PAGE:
HB 2150:  Reforming B & O Tax.  This bill would make substantial changes to the way in which B & O Tax is assessed against many businesses.  The effect on broadcasters’ B & O Tax would be to increase the tax rate from .484% to 3.75%.  It provides for a choice of deductions from the gross revenue taxable amount of either 1) a flat 30%; 2) an annual or monthly amount that is equal to an exemption of the first $500,000 of gross revenue; or, 3) compensation paid to employees, not to exceed $200,000 per employee annually.  The bill also would restructure the method of apportionment of out of state revenue, and would set the tax rate for retransmission consent revenue at 1.6%.  STATUS:  In House Finance Committee.

ESSB 6138:  Taxes.  This is the revenue package that funds the 2015-2016 biennial budget.  Among other things, it reinstates the B & O Tax rate of 1.5% on revenue received as royalties from the current rate of .484%.  Television station retransmission consent revenue is categorized by the Department of Revenue as a royalty.  Therefore, television stations’ B & O Tax rate on retransmission consent revenue will increase on August 1, 2015 from .484% to 1.5%.  STATUS:  Passed the House; passed the Senate; delivered to the Governor.

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MISCELLANEOUS

SHB 1021/SSB 5264:  Silver Alert.  These two bills would establish a “silver alert” for senior citizens over 65 who are missing.  Substitute House Bill 1021 designates an endangered Missing Person Advisory for a person with dementia and who is 60 years old or older as a Silver Alert. Substitute Senate Bill 5264 requires the State Patrol to create a Silver Alert system.  STATUS:  SHB 1021 re-passed House; passed Senate in 1st Special Session; signed by Governor; Chapter 2, Laws of 2015 1st Special Session. SSB 5264 passed Senate; not considered by the House prior to adjournment of Regular Session; returned to Senate Rules Committee.

SHB 1092/SSB 5059:  Patent Trolls.  These two identical bills would provide a framework with which a court could determine whether a patent infringement claim has been asserted in bad faith against a person or business that has received a demand or been threatened with litigation or against whom a lawsuit has been filed claiming patent infringement.  STATUS:  SHB 1092 in House Rules Committee.  SSB 5059 passed Senate; passed House; signed by Governor; Chapter 108, Laws of 2015.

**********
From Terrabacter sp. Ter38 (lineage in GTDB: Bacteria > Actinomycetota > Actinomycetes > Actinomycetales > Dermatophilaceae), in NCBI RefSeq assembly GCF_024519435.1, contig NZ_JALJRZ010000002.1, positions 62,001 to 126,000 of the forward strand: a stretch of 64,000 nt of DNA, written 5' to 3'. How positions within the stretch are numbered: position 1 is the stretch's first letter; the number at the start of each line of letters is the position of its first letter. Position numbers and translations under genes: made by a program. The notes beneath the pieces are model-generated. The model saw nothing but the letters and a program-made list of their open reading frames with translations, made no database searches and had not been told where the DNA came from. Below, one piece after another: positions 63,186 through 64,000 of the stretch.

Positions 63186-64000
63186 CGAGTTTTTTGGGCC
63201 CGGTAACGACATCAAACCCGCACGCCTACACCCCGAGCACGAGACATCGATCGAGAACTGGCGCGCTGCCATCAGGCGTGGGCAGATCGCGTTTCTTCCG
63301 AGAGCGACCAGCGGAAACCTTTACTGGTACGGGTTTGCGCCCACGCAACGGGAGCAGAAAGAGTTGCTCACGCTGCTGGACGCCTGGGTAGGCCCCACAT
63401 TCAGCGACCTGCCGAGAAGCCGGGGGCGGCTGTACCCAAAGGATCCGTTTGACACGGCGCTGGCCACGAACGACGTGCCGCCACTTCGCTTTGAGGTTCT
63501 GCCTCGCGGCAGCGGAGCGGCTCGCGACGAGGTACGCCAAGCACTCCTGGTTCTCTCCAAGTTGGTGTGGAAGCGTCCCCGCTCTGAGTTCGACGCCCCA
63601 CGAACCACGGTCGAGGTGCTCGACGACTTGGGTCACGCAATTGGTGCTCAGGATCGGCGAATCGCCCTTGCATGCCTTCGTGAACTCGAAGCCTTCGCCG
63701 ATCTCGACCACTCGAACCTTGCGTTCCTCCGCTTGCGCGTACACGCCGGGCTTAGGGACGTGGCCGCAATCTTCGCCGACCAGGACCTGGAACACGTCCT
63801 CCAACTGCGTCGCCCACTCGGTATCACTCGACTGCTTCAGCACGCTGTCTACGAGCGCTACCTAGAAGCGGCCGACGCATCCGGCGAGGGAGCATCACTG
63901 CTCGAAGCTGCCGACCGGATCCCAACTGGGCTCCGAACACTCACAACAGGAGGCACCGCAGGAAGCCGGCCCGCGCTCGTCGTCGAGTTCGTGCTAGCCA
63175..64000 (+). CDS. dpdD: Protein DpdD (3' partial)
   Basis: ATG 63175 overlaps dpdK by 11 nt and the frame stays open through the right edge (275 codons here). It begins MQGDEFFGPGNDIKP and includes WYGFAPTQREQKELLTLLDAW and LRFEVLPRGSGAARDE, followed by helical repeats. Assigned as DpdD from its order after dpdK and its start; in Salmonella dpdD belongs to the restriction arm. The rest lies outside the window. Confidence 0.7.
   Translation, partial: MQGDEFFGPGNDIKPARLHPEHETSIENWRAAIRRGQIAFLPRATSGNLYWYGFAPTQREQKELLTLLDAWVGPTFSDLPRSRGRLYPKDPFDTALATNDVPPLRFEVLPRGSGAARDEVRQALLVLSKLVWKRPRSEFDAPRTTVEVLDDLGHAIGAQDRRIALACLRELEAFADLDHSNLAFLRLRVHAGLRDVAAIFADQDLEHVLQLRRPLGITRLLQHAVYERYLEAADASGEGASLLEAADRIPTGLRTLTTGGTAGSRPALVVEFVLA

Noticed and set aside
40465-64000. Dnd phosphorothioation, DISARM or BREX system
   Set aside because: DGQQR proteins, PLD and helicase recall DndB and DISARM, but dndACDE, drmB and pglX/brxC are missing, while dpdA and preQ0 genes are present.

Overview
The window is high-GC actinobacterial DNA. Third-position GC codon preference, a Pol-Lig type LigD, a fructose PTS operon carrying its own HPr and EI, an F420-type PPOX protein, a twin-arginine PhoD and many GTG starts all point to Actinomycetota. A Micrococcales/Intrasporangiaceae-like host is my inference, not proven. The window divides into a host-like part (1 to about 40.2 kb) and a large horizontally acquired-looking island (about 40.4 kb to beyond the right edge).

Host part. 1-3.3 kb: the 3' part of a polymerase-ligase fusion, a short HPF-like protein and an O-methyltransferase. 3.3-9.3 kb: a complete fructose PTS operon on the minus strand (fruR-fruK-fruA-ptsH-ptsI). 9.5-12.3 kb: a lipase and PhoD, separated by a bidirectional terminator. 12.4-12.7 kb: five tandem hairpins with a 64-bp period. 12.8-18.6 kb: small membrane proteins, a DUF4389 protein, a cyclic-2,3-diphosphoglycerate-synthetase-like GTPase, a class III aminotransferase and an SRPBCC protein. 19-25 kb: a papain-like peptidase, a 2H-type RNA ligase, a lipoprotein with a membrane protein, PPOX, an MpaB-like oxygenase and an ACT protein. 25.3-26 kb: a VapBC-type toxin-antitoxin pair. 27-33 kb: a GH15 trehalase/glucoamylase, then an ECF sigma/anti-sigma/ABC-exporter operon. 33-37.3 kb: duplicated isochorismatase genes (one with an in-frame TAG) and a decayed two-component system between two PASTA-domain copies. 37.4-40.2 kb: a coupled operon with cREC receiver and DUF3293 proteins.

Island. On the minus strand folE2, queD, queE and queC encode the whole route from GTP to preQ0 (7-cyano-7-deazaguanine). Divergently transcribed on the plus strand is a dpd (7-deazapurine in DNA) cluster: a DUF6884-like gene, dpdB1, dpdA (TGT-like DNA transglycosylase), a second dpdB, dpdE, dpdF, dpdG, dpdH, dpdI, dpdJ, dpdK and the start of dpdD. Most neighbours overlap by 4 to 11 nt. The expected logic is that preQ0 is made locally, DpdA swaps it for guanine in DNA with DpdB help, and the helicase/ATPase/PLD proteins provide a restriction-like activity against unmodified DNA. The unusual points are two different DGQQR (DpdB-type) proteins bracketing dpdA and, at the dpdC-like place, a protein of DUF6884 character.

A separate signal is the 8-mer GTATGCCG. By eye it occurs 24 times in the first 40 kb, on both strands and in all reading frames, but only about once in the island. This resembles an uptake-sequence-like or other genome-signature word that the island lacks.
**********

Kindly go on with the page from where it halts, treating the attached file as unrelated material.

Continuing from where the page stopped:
HB 1577:  Non-Competition Agreements.  This bill would make a noncompetition agreement unenforceable if an employee is non-exempt; earns less than $39,500 annual wages; is restricted from competing for an unreasonable time, which the bill defines as six months or longer; or, is terminated without just cause or laid-off.  STATUS: In House Rules Committee.

HB 1926:  Non-Competition Agreements.  This bill would make non-competition agreements unenforceable, except when the agreement is entered into as a part of the contract for the sale of a business.  STATUS:  In House Rules Committee.

E2SHB 1763:  Music Licensing Agencies.  This bill would require BMI, SESAC and ASCAP to file with its various contract forms with the Secretary of State, obtain a business license and pay a fee of $1,500 annually.  It would also require any agent of the organization to identify themselves when they enter a business establishment for the purpose of determining whether the establishment is required to have a music performance license.  It applies the Consumer Protection Act to music licensing organization activity and directs the Attorney General and the Department of Licensing to conduct a public information campaign to educate business proprietors of their rights and obligations regarding the public performance of copyrighted music.  STATUS:  Passed House; not considered by Senate prior to adjournment of Regular Session; returned to House Rules Committee.

HB 2057:  Light Pollution.  This bill would require the State Department of Ecology to conduct a study that analyzes the current extent of light pollution that adversely affects the quality of the environment, value of property and the health and well-being of the public. The study must be reported to the Legislature by January 1, 2017.  In the past, light pollution bills have not taken into account broadcast tower lighting and could have had severe consequences for the broadcasting industry.  WSAB will be watching the study and its conclusions to ensure that they do not adversely affect broadcast tower lighting.  STATUS:  In House Environment Committee.